Low-voltage and frequency ride-through defines a generating facility’s ability to stay interconnected to and synchronized with the transmission system during disturbances. The frequency of the transmission system is adversely affected when generators trip offline. Wind generators are already required to have ride-through capabilities but, according to CAISO, asynchronous generators have been allowed or encouraged to trip offline in response to a grid disturbance. CAISO’s proposal clarifies that the ride-through requirements will apply to all asynchronous generating facilities, and clarifies that such facilities will be required to remain in continuous connection with the transmission grid (although not necessarily injecting current) through voltage recovery after single-phase faults with delayed clearing. In addition, asynchronous generators will be required to ride through all types of normally cleared faults, including severe three-phased faults. CAISO did clarify, however, that the ride-through requirements do not apply to multiple-fault events. For solar facilities, the main technical issue will be whether their balance of plant systems, e.g., cooling systems, will not trip off or can restart following a ride-through event. CAISO believes these requirements will provide better protection against the possibility of losing generation during a transmission system disruption, and that the costs of compliance does not concern generation developers (even those with power purchase agreements already in place).
Generator Power Management Requirements
CAISO proposes to revise its power management requirements in order to ensure that the transmission system remains reliable as conventional generators are replaced by variable energy resources. First, asynchronous generators must have Supervisory Control and Data Acquisitions (SCADA) communications links with CAISO, and have the ability to limit active power output to between minimum and maximum operating limits (in increments of 5 MW or less) in response to a dispatch instruction or operating order. Eligible intermittent resources will only be held to a maximum output limit; they will not be required to operate below levels that cannot be supported by the available energy source. Asynchronous generators must also have the ability to respond to automated dispatch system instructions.
Second, asynchronous generators will also be required to have the installed capability to limit power change ramps, with the exception of downward ramps due to a loss of energy resource for eligible intermittent resources. Asynchronous generators must be capable of limiting their ramp rates to 5%, 10%, and 20% of the facility’s maximum capacity per minute. Generators may implement the ramping limit by using stepped increments with individual increments being 5 MW or less. CAISO does not intend to enforce ramp rate limitations continuously; rather, ramp rate limitations will apply when a resource’s natural ramp rate could threaten transmission grid reliability.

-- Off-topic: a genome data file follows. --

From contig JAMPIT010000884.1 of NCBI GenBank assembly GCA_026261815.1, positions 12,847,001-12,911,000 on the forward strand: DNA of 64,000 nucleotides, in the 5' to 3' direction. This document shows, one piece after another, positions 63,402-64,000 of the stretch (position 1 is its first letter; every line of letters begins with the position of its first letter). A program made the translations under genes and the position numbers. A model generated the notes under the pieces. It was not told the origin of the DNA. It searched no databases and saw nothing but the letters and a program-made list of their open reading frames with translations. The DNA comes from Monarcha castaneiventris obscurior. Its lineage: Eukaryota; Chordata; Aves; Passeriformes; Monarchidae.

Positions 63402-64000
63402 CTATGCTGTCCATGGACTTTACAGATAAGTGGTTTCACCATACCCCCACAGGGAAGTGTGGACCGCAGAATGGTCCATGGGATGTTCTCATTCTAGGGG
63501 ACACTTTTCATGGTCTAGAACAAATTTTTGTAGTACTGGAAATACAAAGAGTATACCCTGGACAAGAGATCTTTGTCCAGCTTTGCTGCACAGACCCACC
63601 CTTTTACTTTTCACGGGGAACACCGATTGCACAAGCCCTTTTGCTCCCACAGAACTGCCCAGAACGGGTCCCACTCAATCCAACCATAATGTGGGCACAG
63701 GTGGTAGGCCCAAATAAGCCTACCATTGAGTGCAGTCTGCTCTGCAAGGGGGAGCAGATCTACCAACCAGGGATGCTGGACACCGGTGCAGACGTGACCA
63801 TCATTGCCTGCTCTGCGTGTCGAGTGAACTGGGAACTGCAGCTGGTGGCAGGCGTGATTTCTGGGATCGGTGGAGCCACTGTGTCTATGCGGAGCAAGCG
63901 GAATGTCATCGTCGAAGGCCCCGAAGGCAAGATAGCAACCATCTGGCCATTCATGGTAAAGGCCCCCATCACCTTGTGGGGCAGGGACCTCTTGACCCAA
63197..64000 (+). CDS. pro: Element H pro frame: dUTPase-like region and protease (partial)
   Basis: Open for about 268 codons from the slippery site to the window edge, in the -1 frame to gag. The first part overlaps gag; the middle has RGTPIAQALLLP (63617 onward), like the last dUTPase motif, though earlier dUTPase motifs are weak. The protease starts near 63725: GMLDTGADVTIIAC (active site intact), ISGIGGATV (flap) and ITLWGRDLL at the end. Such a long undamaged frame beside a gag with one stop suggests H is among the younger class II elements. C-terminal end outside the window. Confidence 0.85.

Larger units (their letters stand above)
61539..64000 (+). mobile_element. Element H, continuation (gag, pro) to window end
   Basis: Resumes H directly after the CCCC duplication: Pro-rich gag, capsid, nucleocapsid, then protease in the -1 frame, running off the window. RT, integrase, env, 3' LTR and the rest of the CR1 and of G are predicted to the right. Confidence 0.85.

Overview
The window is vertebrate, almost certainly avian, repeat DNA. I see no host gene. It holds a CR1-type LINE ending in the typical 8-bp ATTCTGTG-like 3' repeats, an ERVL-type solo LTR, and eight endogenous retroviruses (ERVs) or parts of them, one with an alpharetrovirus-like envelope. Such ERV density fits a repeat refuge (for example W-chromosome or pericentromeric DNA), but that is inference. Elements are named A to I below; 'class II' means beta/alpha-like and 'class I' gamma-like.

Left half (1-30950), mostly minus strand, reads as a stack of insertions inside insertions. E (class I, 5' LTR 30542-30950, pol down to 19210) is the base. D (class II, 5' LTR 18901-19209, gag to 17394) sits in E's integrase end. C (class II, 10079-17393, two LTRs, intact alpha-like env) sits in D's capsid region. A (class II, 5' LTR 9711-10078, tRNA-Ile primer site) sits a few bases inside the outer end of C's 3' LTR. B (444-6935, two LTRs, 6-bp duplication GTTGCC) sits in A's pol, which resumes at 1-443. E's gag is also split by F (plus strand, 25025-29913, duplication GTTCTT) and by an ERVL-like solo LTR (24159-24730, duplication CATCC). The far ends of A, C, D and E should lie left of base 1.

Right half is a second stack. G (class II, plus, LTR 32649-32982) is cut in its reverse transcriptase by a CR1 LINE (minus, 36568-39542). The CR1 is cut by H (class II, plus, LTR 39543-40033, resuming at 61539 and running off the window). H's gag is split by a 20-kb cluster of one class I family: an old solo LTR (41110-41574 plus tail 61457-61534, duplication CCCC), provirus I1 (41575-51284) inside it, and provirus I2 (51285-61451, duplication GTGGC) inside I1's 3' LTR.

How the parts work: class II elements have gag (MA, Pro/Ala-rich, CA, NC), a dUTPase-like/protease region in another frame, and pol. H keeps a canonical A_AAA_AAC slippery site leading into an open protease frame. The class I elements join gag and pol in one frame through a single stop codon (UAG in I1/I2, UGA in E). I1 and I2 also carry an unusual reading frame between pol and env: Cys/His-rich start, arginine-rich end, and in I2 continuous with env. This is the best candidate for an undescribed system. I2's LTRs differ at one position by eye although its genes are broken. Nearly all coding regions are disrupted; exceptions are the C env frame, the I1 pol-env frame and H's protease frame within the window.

Third, CAISO proposes to require all asynchronous generators to have the installed capability to reduce output in response to an over-frequency event. When the frequency response control is enabled by CAISO, the control must continuously monitor system frequency and reduce output in response to system conditions. Asynchronous generators will not, however, be required to adjust output in response to an under-frequency condition, as that would require facilities that cannot control their fuel supply to increase output upon demand. CAISO proposes that its power management requirements be made effective as of January 1, 2012 in order to give asynchronous generators a reasonable time to comply.
Exemptions from New Requirements
CAISO is proposing exceptions to the proposed operational requirements in order to minimize the impacts on financial commitments made by interconnection customers.
- Interconnection customers that can demonstrate a binding commitment made as of May 18, 2010 to purchase inverters for 30% or more of the facility’s maximum generating capacity will be exempt from the new low-voltage ride-through requirements, if the inverters are incapable of complying with the requirements.
- For customers that, as of May 18, 2010, purchased equipment that is not compliant with the new power management criteria, CAISO will develop operational standards that are consistent with the capabilities of the purchased control equipment and submit such standards to FERC for approval in a non-conforming LGIA.
Source: Stoel Rives LLP